WOMEN'S AIRFORCE SERVICE PILOTS
WOMEN'S AIRFORCE SERVICE PILOTS. When the United States entered World War II, the country was faced with a shortage of pilots. Nearly simultaneously, two efforts were organized to recruit women pilots to overcome this shortage and to free male pilots for combat duty. The United States Army Air Forces directed aviator Nancy Harkness Love to recruit women to ferry planes for the Air Transport Command. In September 1942 her group was commissioned as the Women's Auxiliary Ferrying Squadron and was stationed at the New Castle Army Air Base in Wilmington, Delaware. Shortly thereafter aviator Jacqueline Cochran was appointed director of the Women's Flying Training Detachment, independent of Love's WAFS, by Gen. Henry H. Arnold, chief of the AAF. Cochran had just returned from Great Britain where, at the request of the British government, she had brought twenty-five women pilots to ferry aircraft for the British Air Transport Auxiliary. This was the first organized group of American women pilots to serve in the war. In 1940 and 1941 Love and Cochran had separately proposed to the United States military that American women pilots be sought, but their plans were not approved because there were more male pilots than airplanes. General Arnold had also expressed his doubts at that time about the ability of women to pilot large aircraft. The first class of Cochran's 319th WFTD, called the "guinea pigs," began training at the Municipal Airport in Houston in November 1942, one month after the WAFS was formed. The airport did not have housing for the trainees, and the establishment officer, Leoti Deaton, had difficulty finding accommodations in Houston because of wartime shortages. The women were housed in motels and private homes and were picked up each morning and driven to the airport in trailer trucks. For the first few weeks facilities at the field were primitive. Since there was not a place to change clothes, the trainees flew, attended ground school, drilled, and marched to and from the mess hall in the same pair of GI coveralls, called "zoot suits." When better quarters became available, the women were moved to Avenger Field (see SWEETWATER ARMY AIR FIELD) at Sweetwater, Texas, in early 1943. They were required to pay their own way there and the return fare if they washed out; they also had to pay for their room and board. In August of 1943 the WFTDs and the WAFS were merged into one command called the Women's Airforce Service Pilots, with Cochran as the director. While Cochran attempted to recruit women from all geographic areas of the United States, she felt unable to accept the black pilots who applied, believing that their presence would endanger the stability of the innovative and not altogether popular program. The WASPs were treated as much as possible like male cadets. They marched wherever they went and lived in barracks. They received approximately 210 hours of flying time, about equally divided between PT-17s, BT-13s and AT-6s. Approximately 285 hours were devoted to ground school instruction. The training period lasted seven months. Graduates of Avenger Field went on to flying assignments throughout the United States. They ferried 12,650 planes of seventy-seven different types, including B-17s. Fifty percent of the fighters manufactured were ferried by WASPs. After proving themselves as ferry pilots, they towed targets, flew tracking, smoke-laying, searchlight, strafing, and simulated bombing missions, gave instrument instruction, and tested damaged airplanes, a dangerous task. The WASP program began on a civilian basis because it was an experiment. While the women fliers functioned in the military, they lived under civilian law. They did not receive government insurance, and hospitalization for sickness or illness was difficult to work out. In 1944 a bill proposing militarization of the WASPs was defeated in Congress, largely as a result of lobbying by male civilian pilots. By late 1944 the war in Europe was almost over, and there was a surplus of pilots. On December 20 the AAF determined there was no longer a need for the WASPs, and the program was discontinued. The program began as an experiment to see if women could handle the duties of military pilots and to release males for combat. Twenty-five thousand women applied to be WASPs, 1,830 were accepted, 1,074 graduated, and thirty-eight gave their lives serving their country. They flew sixty million miles for the AAF and received high praises from their commanders. In 1977, nearly thirty-five years after their deactivation, the United States government gave the WASPs honorable discharges and veterans' benefits.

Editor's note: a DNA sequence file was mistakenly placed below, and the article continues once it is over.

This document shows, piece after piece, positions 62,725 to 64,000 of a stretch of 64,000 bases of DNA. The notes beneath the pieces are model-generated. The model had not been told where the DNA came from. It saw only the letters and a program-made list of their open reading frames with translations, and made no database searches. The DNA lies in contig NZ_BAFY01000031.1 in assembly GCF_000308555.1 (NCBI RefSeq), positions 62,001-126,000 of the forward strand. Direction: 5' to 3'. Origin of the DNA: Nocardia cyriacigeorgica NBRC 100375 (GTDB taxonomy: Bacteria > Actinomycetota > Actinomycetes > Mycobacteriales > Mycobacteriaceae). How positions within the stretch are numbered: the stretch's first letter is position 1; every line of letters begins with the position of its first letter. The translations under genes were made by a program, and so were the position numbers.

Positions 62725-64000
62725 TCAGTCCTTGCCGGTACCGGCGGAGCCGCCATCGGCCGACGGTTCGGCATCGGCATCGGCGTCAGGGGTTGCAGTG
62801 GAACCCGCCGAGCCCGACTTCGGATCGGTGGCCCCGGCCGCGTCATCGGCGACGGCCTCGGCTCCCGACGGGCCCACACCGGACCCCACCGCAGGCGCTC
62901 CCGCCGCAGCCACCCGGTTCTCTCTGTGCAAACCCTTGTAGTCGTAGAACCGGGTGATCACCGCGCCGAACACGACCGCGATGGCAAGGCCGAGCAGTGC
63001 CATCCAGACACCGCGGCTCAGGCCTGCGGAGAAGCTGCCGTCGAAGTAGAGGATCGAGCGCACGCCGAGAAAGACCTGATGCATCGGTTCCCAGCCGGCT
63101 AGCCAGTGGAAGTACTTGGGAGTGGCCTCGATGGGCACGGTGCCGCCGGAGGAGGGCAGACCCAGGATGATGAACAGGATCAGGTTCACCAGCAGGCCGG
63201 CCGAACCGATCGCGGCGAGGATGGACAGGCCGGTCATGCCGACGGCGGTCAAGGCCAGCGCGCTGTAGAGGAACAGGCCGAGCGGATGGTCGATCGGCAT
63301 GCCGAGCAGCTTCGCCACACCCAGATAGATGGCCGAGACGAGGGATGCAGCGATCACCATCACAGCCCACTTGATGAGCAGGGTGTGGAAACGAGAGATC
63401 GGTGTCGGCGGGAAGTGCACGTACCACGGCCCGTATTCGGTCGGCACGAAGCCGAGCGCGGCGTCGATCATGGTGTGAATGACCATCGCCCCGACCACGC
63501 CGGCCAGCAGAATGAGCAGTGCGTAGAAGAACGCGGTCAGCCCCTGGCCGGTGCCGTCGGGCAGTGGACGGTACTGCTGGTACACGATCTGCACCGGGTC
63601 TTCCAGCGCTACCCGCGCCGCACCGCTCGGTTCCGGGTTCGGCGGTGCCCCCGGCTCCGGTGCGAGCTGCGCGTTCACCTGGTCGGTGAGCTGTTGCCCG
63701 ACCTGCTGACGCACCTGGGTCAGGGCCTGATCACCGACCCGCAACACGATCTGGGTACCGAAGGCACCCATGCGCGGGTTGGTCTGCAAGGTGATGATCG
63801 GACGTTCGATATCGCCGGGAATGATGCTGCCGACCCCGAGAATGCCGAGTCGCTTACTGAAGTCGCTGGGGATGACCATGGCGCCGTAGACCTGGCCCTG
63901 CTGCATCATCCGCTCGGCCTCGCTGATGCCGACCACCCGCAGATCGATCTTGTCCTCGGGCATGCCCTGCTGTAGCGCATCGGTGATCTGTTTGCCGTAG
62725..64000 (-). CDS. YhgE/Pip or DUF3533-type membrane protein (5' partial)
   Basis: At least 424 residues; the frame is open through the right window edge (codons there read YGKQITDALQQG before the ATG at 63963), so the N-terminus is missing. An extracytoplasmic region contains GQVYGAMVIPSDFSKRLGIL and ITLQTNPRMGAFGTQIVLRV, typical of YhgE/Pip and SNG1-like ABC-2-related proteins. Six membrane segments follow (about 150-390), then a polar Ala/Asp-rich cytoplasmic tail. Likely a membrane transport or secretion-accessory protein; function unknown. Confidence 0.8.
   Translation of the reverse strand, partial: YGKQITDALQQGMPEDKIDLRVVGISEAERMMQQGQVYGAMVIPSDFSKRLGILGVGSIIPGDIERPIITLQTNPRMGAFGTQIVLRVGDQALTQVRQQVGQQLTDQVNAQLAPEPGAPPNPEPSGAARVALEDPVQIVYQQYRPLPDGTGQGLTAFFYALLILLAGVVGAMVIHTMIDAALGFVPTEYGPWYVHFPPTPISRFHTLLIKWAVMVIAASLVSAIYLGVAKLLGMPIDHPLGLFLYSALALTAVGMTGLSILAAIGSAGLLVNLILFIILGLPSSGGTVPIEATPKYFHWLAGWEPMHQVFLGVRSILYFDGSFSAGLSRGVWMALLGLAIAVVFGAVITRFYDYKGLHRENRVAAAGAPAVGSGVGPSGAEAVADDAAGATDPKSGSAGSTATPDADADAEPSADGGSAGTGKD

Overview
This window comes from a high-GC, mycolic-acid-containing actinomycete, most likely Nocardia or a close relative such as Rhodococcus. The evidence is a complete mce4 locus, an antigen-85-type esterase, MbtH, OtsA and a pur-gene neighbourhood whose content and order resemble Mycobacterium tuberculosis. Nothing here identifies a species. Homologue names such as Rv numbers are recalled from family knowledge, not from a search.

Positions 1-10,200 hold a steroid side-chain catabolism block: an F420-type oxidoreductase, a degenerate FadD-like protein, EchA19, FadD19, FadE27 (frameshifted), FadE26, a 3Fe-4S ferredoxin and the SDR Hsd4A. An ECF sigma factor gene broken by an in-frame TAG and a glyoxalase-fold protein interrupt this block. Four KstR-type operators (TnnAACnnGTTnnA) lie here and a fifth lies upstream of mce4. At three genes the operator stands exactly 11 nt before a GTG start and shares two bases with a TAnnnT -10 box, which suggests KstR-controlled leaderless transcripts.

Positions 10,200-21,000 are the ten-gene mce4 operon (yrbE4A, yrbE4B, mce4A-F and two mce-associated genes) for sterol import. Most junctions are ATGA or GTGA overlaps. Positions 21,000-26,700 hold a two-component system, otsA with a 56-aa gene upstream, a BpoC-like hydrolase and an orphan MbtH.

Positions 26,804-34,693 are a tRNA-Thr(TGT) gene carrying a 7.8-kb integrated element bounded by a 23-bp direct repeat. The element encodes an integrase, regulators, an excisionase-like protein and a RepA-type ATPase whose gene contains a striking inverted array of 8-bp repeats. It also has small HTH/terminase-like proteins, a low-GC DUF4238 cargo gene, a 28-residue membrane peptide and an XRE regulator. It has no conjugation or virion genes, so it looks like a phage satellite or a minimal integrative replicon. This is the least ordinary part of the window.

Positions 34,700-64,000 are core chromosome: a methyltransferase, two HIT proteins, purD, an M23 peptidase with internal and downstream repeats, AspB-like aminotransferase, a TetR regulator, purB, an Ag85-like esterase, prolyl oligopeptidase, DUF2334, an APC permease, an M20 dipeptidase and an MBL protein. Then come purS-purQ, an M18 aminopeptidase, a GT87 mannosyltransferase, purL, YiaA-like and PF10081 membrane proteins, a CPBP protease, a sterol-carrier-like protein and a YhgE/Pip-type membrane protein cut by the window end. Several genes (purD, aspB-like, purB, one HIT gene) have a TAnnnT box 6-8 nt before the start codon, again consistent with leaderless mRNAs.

Jacqueline Cochran, The Stars at Noon (Boston: Little, Brown 1954). Sally V. W. Keil, Those Wonderful Women in Their Flying Machines: The Unknown Heroines of World War II (New York: Rawson, Wade, 1979). Life, July 19, 1943. Anne Noggle, For God, Country, and the Thrill of It: Women Airforce Service Pilots in World War II (College Station: Texas A&M University Press, 1990).